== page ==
That’s tough. I can’t tell you I’ve thought of that one before. It sounds cliché but I’d definitely want to either buy my mom a new car or my dad. I’m not 100% sure. That’ll be a game time decision, but I definitely want to get them a nice car. The next thing would probably be a nice car for myself. That’s kind of the one thing if I’m going to spend the money in the future if I’m lucky enough to have that type of money would be a nice car for myself.
What would be your dream foursome?
I got to put Tiger in there, probably my coach Michael Beard from Pepperdine, and my dad even though he never plays golf, but I got to put him in there because he’s the one that taught me the game pretty much.
If you could meet one athlete, who would it be?
I’ve never gotten to meet Kobe and unfortunately, I never will, but he was definitely on top of my list. He was my sports idol growing up, so that would definitely be the one. I’d also love to meet Federer or Nadal. I’m not a huge tennis guy, but obviously two of the greatest to ever play the sport so I’d love to get to pick their brain.
I saw you wearing a Kobe jersey after winning a college tournament. Did you wear the jersey during the event?
I was actually going to wear it on a couple holes, but I was actually leading the tournament so I was like I probably shouldn’t try and swing with an extra jersey on, but I wore it right after I hit my second shot up to the green and hit my last two putts with it on and gave a shout out to my guy, paying respects to Kobe. That happened two days before, and I lived in an apartment in Calabasas and the accident happened half a mile from my apartment in those hills right above my apartment.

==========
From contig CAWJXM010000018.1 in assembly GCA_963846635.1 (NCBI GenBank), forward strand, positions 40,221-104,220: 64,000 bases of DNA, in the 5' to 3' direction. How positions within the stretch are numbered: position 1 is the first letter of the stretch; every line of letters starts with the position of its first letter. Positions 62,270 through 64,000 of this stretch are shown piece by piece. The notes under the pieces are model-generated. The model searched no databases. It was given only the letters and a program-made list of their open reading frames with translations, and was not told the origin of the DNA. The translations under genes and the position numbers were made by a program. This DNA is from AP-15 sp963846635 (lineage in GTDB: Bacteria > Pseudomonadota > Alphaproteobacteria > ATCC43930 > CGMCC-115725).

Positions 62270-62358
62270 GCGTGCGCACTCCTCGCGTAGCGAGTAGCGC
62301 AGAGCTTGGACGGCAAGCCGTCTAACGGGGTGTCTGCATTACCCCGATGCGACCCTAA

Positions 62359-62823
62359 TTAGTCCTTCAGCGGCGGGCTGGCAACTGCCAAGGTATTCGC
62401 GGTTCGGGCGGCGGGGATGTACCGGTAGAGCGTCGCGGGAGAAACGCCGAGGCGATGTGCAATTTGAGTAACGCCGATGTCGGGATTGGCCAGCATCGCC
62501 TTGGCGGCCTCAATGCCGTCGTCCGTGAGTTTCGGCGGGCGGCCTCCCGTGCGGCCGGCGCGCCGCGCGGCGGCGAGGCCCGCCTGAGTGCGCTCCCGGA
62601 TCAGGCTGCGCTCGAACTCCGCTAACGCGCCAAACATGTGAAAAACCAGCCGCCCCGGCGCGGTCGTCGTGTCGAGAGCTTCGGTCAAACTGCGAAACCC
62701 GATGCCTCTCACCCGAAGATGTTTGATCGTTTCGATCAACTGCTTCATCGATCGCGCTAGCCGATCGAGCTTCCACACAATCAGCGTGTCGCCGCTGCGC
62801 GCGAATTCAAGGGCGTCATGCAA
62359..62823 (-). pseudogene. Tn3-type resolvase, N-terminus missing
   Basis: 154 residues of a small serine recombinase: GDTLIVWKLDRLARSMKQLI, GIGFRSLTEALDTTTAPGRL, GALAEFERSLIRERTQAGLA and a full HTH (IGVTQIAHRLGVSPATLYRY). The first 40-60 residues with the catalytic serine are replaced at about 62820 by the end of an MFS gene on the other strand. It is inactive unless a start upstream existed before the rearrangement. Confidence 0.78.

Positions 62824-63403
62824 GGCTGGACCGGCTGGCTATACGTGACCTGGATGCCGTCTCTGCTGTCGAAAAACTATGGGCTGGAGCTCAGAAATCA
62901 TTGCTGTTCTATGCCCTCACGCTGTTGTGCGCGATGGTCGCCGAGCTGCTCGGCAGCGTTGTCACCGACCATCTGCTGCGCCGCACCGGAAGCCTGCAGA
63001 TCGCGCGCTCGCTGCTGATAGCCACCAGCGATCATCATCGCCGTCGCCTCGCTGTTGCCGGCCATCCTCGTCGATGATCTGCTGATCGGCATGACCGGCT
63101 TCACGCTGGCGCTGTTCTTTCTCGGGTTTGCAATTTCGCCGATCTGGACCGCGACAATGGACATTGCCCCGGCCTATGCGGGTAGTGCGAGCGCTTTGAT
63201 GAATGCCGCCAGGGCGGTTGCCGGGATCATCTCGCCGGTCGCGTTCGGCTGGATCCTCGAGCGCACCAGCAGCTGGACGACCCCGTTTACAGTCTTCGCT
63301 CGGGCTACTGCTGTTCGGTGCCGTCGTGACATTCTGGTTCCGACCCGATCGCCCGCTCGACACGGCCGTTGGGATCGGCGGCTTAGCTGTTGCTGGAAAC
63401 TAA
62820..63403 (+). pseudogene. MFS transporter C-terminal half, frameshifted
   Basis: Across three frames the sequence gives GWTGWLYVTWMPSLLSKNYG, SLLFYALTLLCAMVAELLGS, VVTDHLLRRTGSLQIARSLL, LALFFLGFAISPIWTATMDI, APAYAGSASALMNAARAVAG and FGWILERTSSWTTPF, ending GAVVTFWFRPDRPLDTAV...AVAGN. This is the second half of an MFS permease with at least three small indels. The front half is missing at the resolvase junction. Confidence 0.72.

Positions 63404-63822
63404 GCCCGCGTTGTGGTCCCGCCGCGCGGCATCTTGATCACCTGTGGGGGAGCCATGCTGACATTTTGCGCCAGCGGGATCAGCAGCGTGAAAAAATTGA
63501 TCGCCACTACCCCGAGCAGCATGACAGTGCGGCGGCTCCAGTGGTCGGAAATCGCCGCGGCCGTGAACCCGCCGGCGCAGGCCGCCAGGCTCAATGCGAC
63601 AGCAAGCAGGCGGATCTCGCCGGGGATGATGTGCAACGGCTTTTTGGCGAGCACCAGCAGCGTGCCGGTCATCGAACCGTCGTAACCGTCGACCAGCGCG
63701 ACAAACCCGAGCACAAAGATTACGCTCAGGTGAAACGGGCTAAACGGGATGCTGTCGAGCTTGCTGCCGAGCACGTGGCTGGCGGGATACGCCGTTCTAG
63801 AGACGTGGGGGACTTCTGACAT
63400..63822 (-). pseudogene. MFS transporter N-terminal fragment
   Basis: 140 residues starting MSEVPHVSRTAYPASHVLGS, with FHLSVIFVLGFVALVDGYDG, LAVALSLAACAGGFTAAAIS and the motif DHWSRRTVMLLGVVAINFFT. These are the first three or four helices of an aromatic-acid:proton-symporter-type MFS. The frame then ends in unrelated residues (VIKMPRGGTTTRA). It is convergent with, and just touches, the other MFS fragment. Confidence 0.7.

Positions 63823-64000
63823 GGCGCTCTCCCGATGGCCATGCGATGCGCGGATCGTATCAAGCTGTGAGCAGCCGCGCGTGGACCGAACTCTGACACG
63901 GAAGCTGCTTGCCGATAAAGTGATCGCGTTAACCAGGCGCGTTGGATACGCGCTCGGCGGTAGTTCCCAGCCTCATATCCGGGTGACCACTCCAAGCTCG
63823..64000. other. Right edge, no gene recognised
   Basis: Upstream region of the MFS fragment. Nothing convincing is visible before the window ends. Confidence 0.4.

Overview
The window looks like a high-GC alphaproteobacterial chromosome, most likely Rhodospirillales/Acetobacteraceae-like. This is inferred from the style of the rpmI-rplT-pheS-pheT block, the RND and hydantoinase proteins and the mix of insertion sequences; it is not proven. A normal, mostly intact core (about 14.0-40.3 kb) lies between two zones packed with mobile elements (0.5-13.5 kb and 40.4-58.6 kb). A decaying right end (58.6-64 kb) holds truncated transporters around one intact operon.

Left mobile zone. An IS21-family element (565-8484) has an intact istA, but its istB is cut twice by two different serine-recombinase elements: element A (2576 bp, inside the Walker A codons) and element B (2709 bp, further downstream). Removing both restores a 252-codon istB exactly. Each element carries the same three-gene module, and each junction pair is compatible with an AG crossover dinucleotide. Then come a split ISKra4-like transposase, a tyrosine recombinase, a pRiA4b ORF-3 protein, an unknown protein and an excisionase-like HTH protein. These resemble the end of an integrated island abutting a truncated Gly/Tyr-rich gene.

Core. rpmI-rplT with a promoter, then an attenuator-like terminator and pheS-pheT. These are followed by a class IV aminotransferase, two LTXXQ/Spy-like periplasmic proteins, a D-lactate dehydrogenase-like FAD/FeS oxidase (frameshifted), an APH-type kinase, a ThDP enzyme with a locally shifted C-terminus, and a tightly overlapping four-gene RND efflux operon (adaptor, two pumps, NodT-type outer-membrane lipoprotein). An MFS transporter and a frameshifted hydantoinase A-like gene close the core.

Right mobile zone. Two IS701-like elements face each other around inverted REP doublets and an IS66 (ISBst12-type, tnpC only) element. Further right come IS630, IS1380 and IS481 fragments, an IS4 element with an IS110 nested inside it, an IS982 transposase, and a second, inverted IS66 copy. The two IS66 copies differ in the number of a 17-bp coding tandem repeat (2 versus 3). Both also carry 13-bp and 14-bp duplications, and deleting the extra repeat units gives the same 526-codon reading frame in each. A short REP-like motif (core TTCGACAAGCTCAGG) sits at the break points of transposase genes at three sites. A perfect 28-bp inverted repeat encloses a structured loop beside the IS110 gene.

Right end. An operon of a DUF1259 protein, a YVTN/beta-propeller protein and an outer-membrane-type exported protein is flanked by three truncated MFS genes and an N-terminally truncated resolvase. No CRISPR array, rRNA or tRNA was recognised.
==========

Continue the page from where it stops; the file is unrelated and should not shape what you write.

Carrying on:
Besides Tiger, who were your favorite players growing up?
Tony Finau, Jon Rahm, Collin, all the young guys now, I love watching. Henrik Stenson has always been my guy too.
How’d you start pulling for Stenson?
I just loved his swing. It just looked so effortless, and the dude is just obviously a stripe show. At first, I just thought it was funny when he got upset. He had like a compilation of chunking his club in the water, and breaking tee boxes, but he just seemed like a really cool guy off the golf course. Sure enough he was. But honestly, I can’t really tell you why. I’ve just loved Stenson for a long time, and all my friends can corroborate that.
It says on your Pepperdine bio that you’re really into SpongeBob. Is that still true?
Oh that’s 100% true. SpongeBob was my show growing up. I still love SpongeBob. I haven’t watched it in a while, but yeah, SpongeBob was my stuff.
It also said you like Ninja Warrior. Would you ever go on the show?
Oh god, I have zero upper body strength. I’d have no chance. I don’t know if I’d even get past the first log jumps, jumping from side to side, but I definitely binged some American Ninja Warrior back in the day. I haven’t watched that in a while, but I love that show.
Who would you say is most responsible for getting you to where you are today as you think back to your career in golf?